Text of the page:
What movie was that...?

20 September 2010

The Town

directed by Ben Affleck

When he wants to, Ben Affleck can put on one hell of a show. Good Will Hunting (acting). Armageddon (acting, and I dare you to disagree, haters!). Hollywoodland (acting, with a vengeance). Shit, even Kevin Smith was onto something when he (through his iconic Jay) declared that Ben was the bomb in Phantoms (he was right, and Liev Schrieber was also spectacular in that b film gem). He also had a kickass name in Phantoms, btw. In Gone, Baby Gone, Affleck showed us that he could very well have the directing chops necessary to go places. In The Town, BA is totally BA both behind the camera and in front of it, creating a realistically tension filled crime drama that vehemently resists cliché (until the end, which I can forgive). Affleck is bad friggin ass as Doug, brains behind a gang of robbers that don’t fuck around. When one of his crew nabs bank manager Claire (the ever amazing Rebecca Hall) as a hostage, it’s up to Doug to track her every move and see if she is a liability. The problem is that Doug develops a thing for Claire that threatens to implode the crew and his chances to get out of Charlestown. Jeremy Renner is a gritty, glowing mess as Jem, who will hold court in the street before doing another stint in the clink. Renner can rage internally like no one’s business (see The Hurt Locker, immediately), a true joy to watch onscreen, and Affleck regulars Slaine and Titus Welliver make tremendous acting look effortless. Peter Postelwaithe and Chris Cooper should be proud of their Duvall-esque turns in The Town, making very much of very little, and holy shit, Blake Lively! You need to show us more of that, all the time. Affleck even co wrote the screenplay with Peter Craig, and it seems that, while little Affleck may have inherited the stronger acting gene, Benjamin Geza (yep, I just middle named BA) here has the crazy directing skills that demonstrate all the qualities of an already strong filmmaker who will only grow stronger with time.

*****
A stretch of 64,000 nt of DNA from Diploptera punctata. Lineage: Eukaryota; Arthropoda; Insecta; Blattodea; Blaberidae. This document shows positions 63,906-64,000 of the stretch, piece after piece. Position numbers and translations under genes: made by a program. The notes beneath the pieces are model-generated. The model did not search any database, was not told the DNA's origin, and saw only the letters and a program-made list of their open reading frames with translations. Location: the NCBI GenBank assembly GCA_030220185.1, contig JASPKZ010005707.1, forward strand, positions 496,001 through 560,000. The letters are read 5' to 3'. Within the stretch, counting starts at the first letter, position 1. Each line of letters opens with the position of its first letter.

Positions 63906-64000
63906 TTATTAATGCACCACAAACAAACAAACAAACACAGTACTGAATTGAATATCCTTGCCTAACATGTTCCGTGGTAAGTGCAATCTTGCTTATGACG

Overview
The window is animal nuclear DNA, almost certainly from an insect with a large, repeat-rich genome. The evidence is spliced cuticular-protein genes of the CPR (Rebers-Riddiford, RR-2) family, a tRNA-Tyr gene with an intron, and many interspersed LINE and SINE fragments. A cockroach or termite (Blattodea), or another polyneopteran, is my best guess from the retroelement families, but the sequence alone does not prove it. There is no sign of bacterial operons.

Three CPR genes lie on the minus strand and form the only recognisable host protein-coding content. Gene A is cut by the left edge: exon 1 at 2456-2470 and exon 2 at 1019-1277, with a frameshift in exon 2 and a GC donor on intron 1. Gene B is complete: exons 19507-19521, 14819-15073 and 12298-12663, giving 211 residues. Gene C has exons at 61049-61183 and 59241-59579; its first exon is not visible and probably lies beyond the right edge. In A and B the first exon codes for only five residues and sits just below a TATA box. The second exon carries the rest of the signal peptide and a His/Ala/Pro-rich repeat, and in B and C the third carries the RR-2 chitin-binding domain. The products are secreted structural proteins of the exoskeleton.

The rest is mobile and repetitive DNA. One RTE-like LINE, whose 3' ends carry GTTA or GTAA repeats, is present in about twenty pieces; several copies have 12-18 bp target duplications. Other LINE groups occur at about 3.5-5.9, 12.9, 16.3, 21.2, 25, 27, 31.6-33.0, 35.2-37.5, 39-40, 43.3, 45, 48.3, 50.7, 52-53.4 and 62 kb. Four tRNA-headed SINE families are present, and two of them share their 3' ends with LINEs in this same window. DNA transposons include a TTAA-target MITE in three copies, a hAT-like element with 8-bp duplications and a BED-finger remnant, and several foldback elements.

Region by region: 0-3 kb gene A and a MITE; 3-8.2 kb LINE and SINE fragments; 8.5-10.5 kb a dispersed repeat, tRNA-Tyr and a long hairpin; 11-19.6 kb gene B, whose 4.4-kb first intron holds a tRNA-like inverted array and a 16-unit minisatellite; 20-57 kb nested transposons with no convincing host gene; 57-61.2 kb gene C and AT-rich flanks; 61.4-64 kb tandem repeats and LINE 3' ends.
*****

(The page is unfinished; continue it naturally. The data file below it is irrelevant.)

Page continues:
P.S. Is “Go fuck yourself” the official saying of South Boston?


  1. how was john hamm in that movie?

  2. Jon Hamm was actually surprisingly, even glaringly out of place against the film's backdrop of Charlestown. I can appreciate the concept that Hamm's character could have been from a far different part of the country, and so his facade isn't on par with the natives, but there were times in the film when I sort of winced while watching him speak or react to things. He's no Don Draper, and he sure isn't as tough as his criminal and straight laced counterparts. Titus Welliver made it look effortless, and someone should have been taking notes.


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